Ryanair’s hypocrite O’Leary caught lying by a High Court Judge

Michael O'Leary, Ryanair's chief executive
Michael O

Michael O’Leary, the CEO of Ryanair, the World’s most hated airline, has today been branded as “pathetic” by a High Court Judge after being caught out lying in a letter to Ireland’s transport Minister.

This is the same O’Leary who insinuated that Easyjet’s Stelios Haji-Ioannou was a liar in an advert campaign that portrayed him as Pinocchio. Stelios will of course see O’Leary in court over that one!

Mr Justice Peter Kelly said Mr O’Leary was lucky not to be found in contempt of court for what he described as ‘a serious state of affairs’.

The judge made his comments in an interim ruling in an ongoing case by Ryanair against the Commission for Aviation Regulation over airport charges.

The judge said he became aware last Wednesday that a letter had been written by Mr O’Leary to Mr Dempsey which misquoted him as being critical of the Minister delay in establishing an appeal panel.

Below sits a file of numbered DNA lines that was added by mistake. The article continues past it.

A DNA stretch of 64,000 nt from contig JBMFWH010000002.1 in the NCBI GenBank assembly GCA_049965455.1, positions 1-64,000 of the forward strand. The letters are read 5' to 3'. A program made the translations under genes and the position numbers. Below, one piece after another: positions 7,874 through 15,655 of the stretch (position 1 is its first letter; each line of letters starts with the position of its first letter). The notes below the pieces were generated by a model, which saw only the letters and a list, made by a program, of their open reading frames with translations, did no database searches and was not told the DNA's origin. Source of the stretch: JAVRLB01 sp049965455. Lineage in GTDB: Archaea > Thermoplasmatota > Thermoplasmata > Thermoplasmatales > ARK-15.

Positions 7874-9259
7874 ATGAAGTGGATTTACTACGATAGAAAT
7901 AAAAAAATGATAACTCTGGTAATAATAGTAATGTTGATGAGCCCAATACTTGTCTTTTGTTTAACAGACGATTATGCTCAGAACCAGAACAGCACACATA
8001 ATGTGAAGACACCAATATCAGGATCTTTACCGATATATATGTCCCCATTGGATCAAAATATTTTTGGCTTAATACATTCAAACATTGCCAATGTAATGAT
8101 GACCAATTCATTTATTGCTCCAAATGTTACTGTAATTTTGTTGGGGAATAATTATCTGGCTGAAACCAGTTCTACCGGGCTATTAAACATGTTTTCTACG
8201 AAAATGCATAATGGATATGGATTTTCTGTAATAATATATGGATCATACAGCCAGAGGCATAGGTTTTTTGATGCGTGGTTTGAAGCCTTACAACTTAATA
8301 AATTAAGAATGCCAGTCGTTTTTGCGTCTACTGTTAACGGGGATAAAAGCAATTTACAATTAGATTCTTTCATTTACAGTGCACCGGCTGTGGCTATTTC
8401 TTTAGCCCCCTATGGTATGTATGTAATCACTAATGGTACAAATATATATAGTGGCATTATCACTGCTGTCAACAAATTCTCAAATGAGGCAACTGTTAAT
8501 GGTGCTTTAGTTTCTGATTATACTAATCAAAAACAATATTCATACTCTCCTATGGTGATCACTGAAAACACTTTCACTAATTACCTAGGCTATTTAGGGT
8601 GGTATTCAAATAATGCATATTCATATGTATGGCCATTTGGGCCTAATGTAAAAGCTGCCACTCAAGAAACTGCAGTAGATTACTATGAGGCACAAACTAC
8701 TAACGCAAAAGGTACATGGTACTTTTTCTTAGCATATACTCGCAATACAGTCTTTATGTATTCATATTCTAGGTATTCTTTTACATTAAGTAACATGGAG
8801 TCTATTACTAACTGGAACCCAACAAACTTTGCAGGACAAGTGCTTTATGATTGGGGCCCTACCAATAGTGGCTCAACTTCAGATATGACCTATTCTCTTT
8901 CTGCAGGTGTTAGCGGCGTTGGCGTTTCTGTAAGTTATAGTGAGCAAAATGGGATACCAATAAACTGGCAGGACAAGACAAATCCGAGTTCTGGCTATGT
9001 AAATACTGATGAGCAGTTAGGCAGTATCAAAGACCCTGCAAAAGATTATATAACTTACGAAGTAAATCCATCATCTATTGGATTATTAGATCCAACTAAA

Mr Justice Kelly said he found it quite extraordinary that Mr O’Leary misrepresented him in a letter to a Minister while writing it with the benefit of a transcript of earlier proceedings.

He said Mr O’Leary’s attempt to justify this in the witness box was ‘pathetic’.

The judge said Mr O Leary had apologised fully in the witness box today and because of that he would not hold him in contempt.

He also said that Mr O Leary had agreed, only when prompted by the court, to write to the Minister clarifying the situation.

However Mr Justice Kelly said having seen the way in which Ryanair conducted its correspondence in this case, he would have to insist that they saw the letter before it was sent.

In the witness box today Michael O Leary apologised for the letter.

Speaking to reporters after the hearing, Mr O’Leary said he would take a lot more care to make sure the letters he drafts in the future to the Minister and the Commissioner for Aviation Regulation are ‘factually accurate in every respect’.

When asked if he was chastened by the experience, he said he always learns something when he visits the Four Courts, in terms of drafting his letters and the conduct of our legal action with the Commission for Aviation Regulation.

He said he would be drafting a letter to the Minister in the next hour, and ‘humility would be appropriate in this case, yes’.